‘2. In return for said money First Party agrees to and does hereby assign to Second Party a royalty of 25% of each and every consideration that First Party may receive from said scripts either in the form of cash advances or cash consideration of money received from royalties, until Second Party get their advances back, then 5% royalty.
‘3. The parties hereto agree to determine the actual amount of the indebtedness will be determined if and when First Party returns from New York.
‘4. First Party agrees to file a signed copy of this Agreement with any person or corporation with whom First Party might contract with to put the scripts on film and distribute the same. The intent of the parties hereto is that a copy of this agreement be filed with anyone who might contract with First Party in regard to said scripts or any film or story derived therefrom.
‘5. First Party agrees to submit to Second Party and and all contracts that First Party might enter into concerning said scripts or any film or story or any other salable product derived therefrom.
‘In Witness Whereof, the parties hereto have signed this Agreement the day and year first above written.
‘/s/ Lenore Miller
‘/s/ Corinne C. Ross
‘/s/ Milan P. Daiber
‘/s/ Nona B. Daiber
The Daibers advanced $433. Defendant completed ten scripts, went to New York and left all of them with a member of Dr. Peale's staff. She also had her teeth fixed.
It was as a result of the transaction embodied in this written agreement that defendant was found guilty of unlawfully selling and issuing a security without first applying for and receiving a permit from the Corporation Commissioner.
Defendant contends on appeal that the agreement embodied a joint venture and was therefore exempt under Corporations Code, section 25100, subdivision (m), which reads: ‘Exempt classes of securities. Except as otherwise expressly provided in this division, the Corporate Securities Law does not apply to any of the following classes of securities: * * * (m) any bona fide joint adventure interest, except such interests when offered to the public.’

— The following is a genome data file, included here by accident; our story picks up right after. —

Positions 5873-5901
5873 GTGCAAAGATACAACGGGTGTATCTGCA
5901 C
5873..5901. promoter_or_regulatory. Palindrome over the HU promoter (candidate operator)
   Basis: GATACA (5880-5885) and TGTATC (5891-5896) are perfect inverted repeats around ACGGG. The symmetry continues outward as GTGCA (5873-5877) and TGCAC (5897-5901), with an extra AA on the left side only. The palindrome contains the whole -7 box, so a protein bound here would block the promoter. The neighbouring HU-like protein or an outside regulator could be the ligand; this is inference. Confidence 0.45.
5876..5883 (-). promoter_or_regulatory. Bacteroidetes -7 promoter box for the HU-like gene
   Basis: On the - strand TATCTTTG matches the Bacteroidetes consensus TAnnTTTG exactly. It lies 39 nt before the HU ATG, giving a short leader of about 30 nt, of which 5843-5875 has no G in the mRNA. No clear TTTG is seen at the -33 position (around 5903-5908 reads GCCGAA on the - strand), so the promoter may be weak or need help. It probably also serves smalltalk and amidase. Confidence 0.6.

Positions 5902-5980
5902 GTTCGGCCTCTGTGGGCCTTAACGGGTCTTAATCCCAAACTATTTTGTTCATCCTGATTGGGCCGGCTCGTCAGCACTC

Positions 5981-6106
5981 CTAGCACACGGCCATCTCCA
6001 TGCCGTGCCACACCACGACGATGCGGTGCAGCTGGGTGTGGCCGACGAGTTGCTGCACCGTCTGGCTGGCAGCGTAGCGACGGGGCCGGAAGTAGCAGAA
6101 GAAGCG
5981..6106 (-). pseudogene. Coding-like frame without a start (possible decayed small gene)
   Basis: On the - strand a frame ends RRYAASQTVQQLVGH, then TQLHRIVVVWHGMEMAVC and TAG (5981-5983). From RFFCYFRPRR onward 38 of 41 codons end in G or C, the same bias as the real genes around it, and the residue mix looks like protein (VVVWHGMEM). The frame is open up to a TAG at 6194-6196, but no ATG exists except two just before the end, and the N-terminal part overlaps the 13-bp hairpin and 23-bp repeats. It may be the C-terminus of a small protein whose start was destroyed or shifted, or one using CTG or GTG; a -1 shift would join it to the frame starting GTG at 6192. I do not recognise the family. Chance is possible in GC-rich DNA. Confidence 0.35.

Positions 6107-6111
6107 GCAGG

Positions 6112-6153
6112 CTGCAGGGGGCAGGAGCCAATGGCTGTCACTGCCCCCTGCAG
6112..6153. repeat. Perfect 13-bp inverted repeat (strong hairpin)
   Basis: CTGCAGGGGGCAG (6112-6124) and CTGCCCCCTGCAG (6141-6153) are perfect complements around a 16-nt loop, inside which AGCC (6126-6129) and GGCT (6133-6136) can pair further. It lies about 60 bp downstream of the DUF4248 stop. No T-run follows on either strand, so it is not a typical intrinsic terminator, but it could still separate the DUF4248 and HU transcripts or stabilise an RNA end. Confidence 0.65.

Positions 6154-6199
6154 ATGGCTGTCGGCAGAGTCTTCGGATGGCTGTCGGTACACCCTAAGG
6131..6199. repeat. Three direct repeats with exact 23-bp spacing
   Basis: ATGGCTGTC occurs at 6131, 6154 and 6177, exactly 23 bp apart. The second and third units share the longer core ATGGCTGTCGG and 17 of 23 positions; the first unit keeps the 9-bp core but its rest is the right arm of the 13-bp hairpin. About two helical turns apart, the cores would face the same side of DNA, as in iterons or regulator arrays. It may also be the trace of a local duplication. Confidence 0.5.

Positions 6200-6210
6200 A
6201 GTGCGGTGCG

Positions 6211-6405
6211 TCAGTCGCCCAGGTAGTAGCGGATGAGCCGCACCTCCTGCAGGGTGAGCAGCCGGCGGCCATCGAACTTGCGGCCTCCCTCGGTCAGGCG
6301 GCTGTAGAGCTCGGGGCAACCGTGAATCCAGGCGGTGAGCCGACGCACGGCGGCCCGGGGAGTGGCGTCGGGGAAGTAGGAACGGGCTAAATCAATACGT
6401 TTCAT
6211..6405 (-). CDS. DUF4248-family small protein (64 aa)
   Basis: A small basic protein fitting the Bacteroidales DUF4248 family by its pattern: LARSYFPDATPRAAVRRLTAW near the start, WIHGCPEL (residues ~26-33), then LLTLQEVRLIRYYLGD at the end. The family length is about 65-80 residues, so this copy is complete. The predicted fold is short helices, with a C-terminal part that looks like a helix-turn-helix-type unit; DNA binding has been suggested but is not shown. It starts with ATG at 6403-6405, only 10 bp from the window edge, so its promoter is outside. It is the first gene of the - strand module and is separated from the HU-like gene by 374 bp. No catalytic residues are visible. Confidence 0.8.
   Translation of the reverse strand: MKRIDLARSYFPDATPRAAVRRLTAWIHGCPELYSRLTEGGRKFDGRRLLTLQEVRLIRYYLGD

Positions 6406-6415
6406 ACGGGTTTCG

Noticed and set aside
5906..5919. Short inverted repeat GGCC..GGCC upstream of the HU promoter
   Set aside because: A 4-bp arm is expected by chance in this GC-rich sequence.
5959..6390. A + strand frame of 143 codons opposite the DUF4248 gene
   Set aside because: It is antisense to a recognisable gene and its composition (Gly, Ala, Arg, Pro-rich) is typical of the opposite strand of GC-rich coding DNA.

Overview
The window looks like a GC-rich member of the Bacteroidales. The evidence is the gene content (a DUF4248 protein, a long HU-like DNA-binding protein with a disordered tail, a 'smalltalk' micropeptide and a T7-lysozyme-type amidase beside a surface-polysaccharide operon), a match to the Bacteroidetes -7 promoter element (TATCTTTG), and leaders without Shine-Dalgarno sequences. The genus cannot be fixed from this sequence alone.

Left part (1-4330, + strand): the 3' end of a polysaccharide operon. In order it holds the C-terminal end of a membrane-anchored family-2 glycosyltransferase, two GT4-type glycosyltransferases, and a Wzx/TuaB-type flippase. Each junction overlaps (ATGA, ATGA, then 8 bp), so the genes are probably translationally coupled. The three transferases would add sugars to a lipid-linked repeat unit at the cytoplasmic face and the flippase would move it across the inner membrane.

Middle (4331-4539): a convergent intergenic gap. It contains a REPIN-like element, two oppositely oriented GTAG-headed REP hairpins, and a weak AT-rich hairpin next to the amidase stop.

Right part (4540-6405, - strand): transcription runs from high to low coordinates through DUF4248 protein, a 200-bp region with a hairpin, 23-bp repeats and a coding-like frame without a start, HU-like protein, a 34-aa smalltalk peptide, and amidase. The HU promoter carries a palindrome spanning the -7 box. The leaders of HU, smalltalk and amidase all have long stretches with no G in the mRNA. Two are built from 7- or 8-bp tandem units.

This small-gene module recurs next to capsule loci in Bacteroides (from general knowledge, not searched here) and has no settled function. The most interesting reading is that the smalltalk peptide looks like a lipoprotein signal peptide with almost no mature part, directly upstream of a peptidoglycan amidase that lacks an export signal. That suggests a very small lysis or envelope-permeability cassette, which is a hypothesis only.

The claim that the agreement created a joint venture was raised for the first time by defendant's counsel upon a motion for a new trial. The trial judge denied the motion, stating that although the violation was technical and that it was disturbing to him that the law would include this type of activity, the agreement was a security within the meaning of the Corporate Securities Law.
Whether a written agreement constitutes a security within the Corporate Security Law is a question of law and reviewable as such by an appellate court. People v. Dutton, 41 Cal.App.2d 866, 872, 873, 107 P.2d 937.
Whether defendant and the Daibers created a joint adverturers' relationship as between themselves depended on their actual intention, which was to be determined in accordance with the ordinary rules governing the interpretation of contracts. Universal Sales Corp. v. Calif. Press Mfg. Co., 20 Cal.2d 751, 764, 765, 128 P.2d 665.
Where the determination whether a relationship is a joint venture requires the court to choose between opposing inferences as to the intentions of the parties the question becomes one of fact; but the relationship in this case arose solely from the written agreement, which clearly discloses the intentions and understanding of the parties; therefore, under ordinary rules governing the interpretation of written contracts, the question whether a joint venture was created is one of law. Stevenson v. San Diego County, 26 Cal.2d 842, 844, 161 P.2d 553.